The Department of History of Design at the Royal College of Art and Science Museum are pleased to invite applications for one funded three-year PhD studentship in the history of atomic, molecular and orbital iconography in postwar British design and popular material culture. The history of X-ray crystallography’s development and subsequent impact on our understanding of the physical world is well-researched within the history of science; less well known is the role played by these new images and concepts in physically forming spaces and objects of daily life in the period.
Drawing particularly on the extensive X-ray crystallography related collections at the Science Museum and the Museum’s collection of 1950s household objects as well as archives and oral histories, the project will investigate the relationship between scientific discovery, the popular dissemination of science and design in postwar British. The project will explore the impact of scientific discovery and its popular imaging on design practice and production, and raise awareness within the history of science of the importance of particular choices for data visualisation on the course of scientific understanding and discovery. The studentship will provide the opportunity to contribute to the planned Making Modern Science Gallery at the Museum.
Landscape and the ‘arts of prospect’ in Early Modern Britain, 18 November 2011, at the Paul Mellon Centre, Yale University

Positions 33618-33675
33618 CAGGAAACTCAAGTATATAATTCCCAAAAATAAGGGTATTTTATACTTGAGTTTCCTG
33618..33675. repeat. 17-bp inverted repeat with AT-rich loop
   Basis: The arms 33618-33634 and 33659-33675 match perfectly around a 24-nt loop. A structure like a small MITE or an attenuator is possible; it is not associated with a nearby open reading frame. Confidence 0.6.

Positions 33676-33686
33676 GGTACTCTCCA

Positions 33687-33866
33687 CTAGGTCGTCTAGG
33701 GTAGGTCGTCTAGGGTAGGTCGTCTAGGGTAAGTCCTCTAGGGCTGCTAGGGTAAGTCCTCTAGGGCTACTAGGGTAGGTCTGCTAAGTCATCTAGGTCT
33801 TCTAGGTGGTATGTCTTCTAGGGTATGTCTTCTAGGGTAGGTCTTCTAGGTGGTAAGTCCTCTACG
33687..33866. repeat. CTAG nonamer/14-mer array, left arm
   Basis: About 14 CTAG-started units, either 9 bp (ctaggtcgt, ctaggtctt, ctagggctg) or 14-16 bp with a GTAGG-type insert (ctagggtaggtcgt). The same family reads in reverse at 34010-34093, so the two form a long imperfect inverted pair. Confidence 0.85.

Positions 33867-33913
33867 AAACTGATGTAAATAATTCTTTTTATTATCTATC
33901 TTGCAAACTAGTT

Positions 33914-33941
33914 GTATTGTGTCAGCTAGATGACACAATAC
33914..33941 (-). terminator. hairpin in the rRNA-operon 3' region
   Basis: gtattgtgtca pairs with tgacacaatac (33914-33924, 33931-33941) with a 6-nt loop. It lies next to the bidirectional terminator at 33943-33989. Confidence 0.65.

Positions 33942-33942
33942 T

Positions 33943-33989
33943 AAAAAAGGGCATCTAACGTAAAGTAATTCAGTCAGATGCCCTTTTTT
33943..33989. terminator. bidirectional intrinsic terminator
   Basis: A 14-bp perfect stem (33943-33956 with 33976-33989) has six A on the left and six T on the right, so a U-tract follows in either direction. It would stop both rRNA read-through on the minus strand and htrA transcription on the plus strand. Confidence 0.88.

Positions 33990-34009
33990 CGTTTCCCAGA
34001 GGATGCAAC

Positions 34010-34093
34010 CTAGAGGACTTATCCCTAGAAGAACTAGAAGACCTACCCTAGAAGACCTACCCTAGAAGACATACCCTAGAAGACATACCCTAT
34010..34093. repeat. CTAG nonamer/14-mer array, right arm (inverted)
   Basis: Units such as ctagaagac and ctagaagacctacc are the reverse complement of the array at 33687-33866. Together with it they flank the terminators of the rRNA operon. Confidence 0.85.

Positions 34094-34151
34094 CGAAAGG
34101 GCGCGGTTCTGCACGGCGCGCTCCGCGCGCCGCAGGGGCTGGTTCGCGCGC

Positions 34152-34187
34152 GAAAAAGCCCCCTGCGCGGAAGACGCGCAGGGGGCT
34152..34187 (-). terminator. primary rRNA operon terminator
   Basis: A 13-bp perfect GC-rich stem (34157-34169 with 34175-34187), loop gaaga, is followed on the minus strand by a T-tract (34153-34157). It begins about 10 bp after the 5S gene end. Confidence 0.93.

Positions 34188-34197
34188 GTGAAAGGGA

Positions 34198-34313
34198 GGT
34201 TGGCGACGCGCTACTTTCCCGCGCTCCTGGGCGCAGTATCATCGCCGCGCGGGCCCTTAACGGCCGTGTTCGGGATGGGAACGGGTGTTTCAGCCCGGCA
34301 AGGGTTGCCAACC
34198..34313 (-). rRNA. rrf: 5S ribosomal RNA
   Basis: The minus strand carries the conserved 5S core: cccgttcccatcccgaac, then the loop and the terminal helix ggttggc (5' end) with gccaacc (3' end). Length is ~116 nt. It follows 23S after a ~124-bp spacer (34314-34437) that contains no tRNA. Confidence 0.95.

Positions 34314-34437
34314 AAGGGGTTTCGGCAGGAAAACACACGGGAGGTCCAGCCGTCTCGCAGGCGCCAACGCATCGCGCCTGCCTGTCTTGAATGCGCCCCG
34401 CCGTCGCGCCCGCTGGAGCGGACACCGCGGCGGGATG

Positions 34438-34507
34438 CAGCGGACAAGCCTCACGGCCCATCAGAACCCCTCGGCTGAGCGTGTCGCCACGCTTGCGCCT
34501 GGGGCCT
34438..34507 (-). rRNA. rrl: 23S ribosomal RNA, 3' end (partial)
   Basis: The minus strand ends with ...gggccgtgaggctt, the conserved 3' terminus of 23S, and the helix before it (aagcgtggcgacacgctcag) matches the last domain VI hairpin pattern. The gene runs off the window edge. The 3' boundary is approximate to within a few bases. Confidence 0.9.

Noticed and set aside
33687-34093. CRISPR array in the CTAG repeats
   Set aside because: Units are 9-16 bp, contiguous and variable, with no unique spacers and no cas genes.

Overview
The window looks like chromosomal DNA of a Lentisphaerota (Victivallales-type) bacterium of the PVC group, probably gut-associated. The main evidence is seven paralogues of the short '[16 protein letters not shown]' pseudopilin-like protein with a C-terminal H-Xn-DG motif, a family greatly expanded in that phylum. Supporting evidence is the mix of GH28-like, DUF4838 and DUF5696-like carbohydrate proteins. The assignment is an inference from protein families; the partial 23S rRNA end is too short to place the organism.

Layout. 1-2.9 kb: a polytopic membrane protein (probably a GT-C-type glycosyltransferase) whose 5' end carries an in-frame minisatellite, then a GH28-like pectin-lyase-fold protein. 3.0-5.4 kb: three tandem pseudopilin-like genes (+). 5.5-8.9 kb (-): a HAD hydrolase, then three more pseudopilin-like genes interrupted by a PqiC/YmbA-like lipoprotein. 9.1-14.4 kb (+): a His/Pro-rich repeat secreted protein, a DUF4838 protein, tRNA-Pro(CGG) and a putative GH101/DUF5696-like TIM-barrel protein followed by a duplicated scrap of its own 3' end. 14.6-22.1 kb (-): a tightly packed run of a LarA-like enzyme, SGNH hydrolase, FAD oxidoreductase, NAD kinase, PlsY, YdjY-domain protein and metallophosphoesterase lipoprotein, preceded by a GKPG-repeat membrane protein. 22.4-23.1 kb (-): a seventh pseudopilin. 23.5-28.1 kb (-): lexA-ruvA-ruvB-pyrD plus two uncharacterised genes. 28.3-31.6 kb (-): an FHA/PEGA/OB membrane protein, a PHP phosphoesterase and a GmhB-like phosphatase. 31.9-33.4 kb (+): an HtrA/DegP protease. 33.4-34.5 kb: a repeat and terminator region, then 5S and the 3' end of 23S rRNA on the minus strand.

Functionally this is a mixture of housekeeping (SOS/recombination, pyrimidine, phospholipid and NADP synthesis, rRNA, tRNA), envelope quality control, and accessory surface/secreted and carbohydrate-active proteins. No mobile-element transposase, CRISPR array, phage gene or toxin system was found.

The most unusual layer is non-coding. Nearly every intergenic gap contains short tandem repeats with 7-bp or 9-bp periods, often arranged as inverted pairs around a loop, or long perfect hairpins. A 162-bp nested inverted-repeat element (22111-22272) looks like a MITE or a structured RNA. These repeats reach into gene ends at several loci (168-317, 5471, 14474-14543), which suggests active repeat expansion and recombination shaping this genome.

Recent years have seen a major re-evaluation of British art and culture of the early modern period in British Art research. Much of this work and research has focused on the representation of the national territory, in word and image, in plays and poems, illustrated surveys and travel accounts. Historians have addressed how these cultural practices responded to dramatic and sometimes violently contested change in the national landscape, wrought by agricultural and commercial improvement as well as civil wars and religious strife, fire and plague. Yet, accounts of the specifically pictorial treatment of landscape in this period remain oddly divorced from these concerns, in large part because it is treated in isolation from other ‘arts of prospect’. This conference at the Paul Mellon Centre for British Art will explore the origins of British landscape as a pictorial genre, addressing developments in the two centuries that followed Henry VIII’s dissolution of the monasteries. It aims to re-examine landscape imagery in drawings, paintings and prints of the period, by exploring its relationship with other ‘arts of prospect’ employed to observe, record and moreover evaluate the country’s transformations.
Saints, Relics and Devotion in Medieval Europe, 23rd June – 19th October 2011
This major exhibition at the British Museum brings together for the first time some of the finest sacred treasures of the medieval age. It features over 150 objects drawn from more than 40 institutions including the Vatican, European church treasuries, museums from the USA and Europe and the British Museum’s own pre-eminent collection. There will also be a major conference held in conjunction with the exhibition. To book tickets in advance for the exhibition visit the British Museum website here.